How to influence grain in color process?

Discussion in 'Darkroom Developing and Printing' started by Michael Quintero, Jul 23, 2007.

  1. Dear ng,

    As far as I understand it the grain in the bw negative can to some
    extend be controlled by choice of the developer. MicrodolX is among
    others said to produce a slightly grainier impression than e.g.
    Rodinal. Now my newbie question is how this relates to the color
    process? Is there also a choice of different developers that influence
    the impression of grain (I know it´s dye clouds in this case) or is it
    totaly controlled by the design of the emulsion?

    Thanks for your input!
    Michael
     
    Michael Quintero, Jul 23, 2007
    #1
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  2. Hi Michael,

    The C-41 color developer only has one basic formulation, but I qualify that
    immediately by saying that, as the exact Kodak formula is proprietary, there are
    slight variations given by various photochemists who have reverse analyzed the
    developer formula. These can easily be found on the internet, in fact, in prior
    posts to this group. If you cannot locate them, I will direct you further. For
    the most part, these do not significantly affect the grain, though one or
    another of them may be more active. I have always wondered about the effect of
    making significant variations to the developer forumula, but I have not
    attempted any tests.

    My experience as to grain, however, is this. Increased agitation makes the
    grain rougher.


    Francis A. Miniter
     
    Francis A. Miniter, Jul 23, 2007
    #2
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  3. Michael Quintero

    Rod Smith Guest

    As per another reply, you'll find little variation in C-41 developers with
    respect to grain size. In my experience, though, using a poor blix (as
    opposed to separate bleach and fix steps, as Kodak's C-41 officially
    requires) can create a subjective increase in graininess. The explanation
    I've heard is that blixes tend to leave more undissolved silver in the
    final negative than does processing with separate bleach and fixer. I've
    not tried to investigate this effect very carefully, though; I just know
    that the first few rolls of C-41 I processed (using blixes) seemed
    grainier than they should have, so I switched to separate bleach and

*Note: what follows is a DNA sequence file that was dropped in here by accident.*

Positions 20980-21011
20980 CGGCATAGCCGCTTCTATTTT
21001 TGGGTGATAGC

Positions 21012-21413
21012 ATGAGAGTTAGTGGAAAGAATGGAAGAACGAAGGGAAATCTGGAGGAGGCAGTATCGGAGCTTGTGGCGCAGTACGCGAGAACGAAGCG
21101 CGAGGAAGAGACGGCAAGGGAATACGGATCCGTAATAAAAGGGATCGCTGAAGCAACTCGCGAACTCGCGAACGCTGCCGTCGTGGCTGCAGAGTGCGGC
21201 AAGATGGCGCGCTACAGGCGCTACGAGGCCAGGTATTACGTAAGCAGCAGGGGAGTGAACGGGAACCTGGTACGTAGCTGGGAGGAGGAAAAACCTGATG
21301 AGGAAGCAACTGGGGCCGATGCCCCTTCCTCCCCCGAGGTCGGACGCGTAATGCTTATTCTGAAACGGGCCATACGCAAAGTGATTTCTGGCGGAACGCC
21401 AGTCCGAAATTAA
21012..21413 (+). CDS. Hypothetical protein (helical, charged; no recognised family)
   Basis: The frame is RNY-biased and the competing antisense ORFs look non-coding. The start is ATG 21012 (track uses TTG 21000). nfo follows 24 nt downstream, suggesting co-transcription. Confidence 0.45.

fixer. If you want to increase grain, though, you might experiment with
    using blixes (particularly bad ones -- the one described at
    http://www.bonavolta.ch/hobby/en/photo/c41_ra4_chemicals.htm was the worse
    of the two I tried) rather than separate bleach and fix steps.

    Of course, the usual method of adjusting grain in color film is to change
    films. Faster films usually have coarser grain than slower films, although
    there are exceptions to this rule, particularly across manufacturers. Of
    the three current major C-41 film manufacturers, Ferrania film is the
    grainiest at any given speed, in my experience. In the US, Ferrania film
    is most commonly sold as store brands, such as the Stop & Shop grocery
    store house brand or Freestyle's (http://www.freestylephoto.biz) Arista
    Color. Kodak recently updated their Portra line using a technology that's
    said to reduce grain size, but I don't yet have much experience with this
    latest film. No doubt this technology will soon make its way into other
    Kodak products, and Fuji will either license it or create something
    similar themselves.
     
    Rod Smith, Jul 25, 2007
    #3
  4. You can't use B&W developers in the C-41 process, because you
    need a developer which will combine with the color couplers in the
    emulsion to produce the dye image. On the other hand, the first
    developer in the reversal E-6 process is basically a B&W developer and
    you can experiment by substituting any B&W developer and then proceeding
    through the reversal and color development steps using the "ordinary"
    chemicals. That said....takes a lot of experimentation and I can't
    really recall seeing anything particularly interesting when I knew a
    bunch of fellow photo students trying it out.
     
    George Mastellone, Jul 26, 2007
    #4
  5. Michael Quintero

    happychips Guest

    If you are up for processing your own c-41 ( more than one on this
    newsgroup does) then you can accentuate the grain by pushing the c-41
    film (yes I said C-41) by one stop, and then developing for something
    on the order of 40% more than normal i.e about 4.5minutes. There will
    be a colour shift, and perhaps the possibility of some crossing of
    curves which can be corrected for in the ra-4 printing stage.

    Mike Wilde.
     
    happychips, Aug 2, 2007
    #5
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